Depend upon Donald MacDonald
His knees an’ elbows an’ a’.

Wad Bonaparte land at Fort William,
Auld Europe nae langer should grane;
I laugh when I think how we’d gall him,
Wi’bullet, wi’ steel, an’ wi’ stane;
Wi’ rocks o’ the Nevis and Garny
We’d rattle him off frae our shore
Or lull him asleep in a cairny,
an’ sing him - “Lochaber no more!” 

An’ sing him - “Lochaber no more!”
Stanes an’ bullets an’ a’;
Bullets an’ stanes an’ a;
We’ll finsish the Corsican callan,
Wi’ stanes an’ bullets an’ a’. 

      * This is the term by which the Highlander was wont to designate his lawful
         Prince. The word “maker” which appears in former editions of the song was
         accidentally printed in the first edition, and the Shepherd never had the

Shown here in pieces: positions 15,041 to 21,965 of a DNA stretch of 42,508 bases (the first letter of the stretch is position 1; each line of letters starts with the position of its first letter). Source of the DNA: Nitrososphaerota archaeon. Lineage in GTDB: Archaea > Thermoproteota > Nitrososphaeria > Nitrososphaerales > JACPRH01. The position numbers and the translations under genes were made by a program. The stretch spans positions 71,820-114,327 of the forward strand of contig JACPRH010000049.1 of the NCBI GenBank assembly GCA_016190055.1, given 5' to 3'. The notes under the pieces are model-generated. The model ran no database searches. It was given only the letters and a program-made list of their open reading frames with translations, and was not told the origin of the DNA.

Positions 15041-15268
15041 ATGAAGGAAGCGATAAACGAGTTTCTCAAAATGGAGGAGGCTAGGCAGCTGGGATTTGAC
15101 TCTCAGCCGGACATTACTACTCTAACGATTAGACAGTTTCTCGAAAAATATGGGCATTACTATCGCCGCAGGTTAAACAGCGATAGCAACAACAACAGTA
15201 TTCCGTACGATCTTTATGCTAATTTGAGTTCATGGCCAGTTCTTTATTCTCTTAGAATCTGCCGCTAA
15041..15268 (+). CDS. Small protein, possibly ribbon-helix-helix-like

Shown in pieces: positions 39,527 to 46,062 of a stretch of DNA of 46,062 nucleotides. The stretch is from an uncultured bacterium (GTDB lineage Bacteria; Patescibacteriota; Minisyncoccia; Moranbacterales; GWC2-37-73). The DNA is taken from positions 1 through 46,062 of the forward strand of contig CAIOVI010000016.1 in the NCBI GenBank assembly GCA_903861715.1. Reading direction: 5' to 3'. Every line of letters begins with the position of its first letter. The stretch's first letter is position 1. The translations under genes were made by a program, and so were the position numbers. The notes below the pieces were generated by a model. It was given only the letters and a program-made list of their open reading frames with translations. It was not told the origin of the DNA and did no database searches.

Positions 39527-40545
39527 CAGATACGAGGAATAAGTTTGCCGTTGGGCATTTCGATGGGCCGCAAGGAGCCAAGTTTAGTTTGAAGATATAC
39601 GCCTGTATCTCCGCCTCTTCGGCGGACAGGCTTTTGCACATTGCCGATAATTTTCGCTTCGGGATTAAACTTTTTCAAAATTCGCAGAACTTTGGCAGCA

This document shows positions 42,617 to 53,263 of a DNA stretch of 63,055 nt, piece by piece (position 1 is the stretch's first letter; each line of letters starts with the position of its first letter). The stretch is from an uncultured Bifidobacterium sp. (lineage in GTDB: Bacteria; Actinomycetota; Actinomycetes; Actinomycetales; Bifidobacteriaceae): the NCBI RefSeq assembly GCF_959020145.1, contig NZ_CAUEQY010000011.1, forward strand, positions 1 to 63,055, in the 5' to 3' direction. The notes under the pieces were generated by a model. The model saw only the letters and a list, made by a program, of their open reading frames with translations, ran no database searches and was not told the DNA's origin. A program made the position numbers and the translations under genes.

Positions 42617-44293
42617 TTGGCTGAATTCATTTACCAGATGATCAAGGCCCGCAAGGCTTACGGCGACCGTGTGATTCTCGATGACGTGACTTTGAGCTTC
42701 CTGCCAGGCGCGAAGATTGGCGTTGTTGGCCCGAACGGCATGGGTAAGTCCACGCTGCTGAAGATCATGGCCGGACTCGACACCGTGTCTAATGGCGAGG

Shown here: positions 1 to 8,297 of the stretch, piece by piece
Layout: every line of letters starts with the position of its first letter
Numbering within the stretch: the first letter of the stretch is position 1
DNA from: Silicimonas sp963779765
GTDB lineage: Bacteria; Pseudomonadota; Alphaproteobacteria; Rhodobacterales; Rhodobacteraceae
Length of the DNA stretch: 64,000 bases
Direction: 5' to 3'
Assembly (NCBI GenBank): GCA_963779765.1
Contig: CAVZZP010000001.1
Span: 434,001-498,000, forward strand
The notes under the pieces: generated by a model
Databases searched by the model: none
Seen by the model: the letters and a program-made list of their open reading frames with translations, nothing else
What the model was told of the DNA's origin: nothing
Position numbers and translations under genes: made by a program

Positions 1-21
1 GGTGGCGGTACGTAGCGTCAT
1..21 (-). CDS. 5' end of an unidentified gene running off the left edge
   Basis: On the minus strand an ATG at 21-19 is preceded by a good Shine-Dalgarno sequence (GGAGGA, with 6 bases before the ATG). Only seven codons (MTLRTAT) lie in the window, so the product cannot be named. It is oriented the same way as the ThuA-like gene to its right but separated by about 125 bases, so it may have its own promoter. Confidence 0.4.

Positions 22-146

confidence to alter it.

Air;- “Woo’d , and married, and a’”

                               BONNIE PRINCE CHARLIE    By James Hogg

Cam’ ye by Athol, lad wi’ the philabeg,
Down by the Tummel or banks o’ the Garry,
Saw ye our lads wi’ their bonnets and white cockades,
Leaving their mountains to follow Prince Charlie?


Follow thee! Follow thee! Wha wadna follow thee?
Lang hast thou loved and trusted us fairly!
Charlie, Charlie, wha wadna follow thee,
King o’ the Highland hearts,
                       Bonnie Prince Charlie!

                       I ha’e ut ae son, my gallan young Donald;
But if I had ten they should follow Glengary!
Health to M’Donnell and gallant Clan Ronald-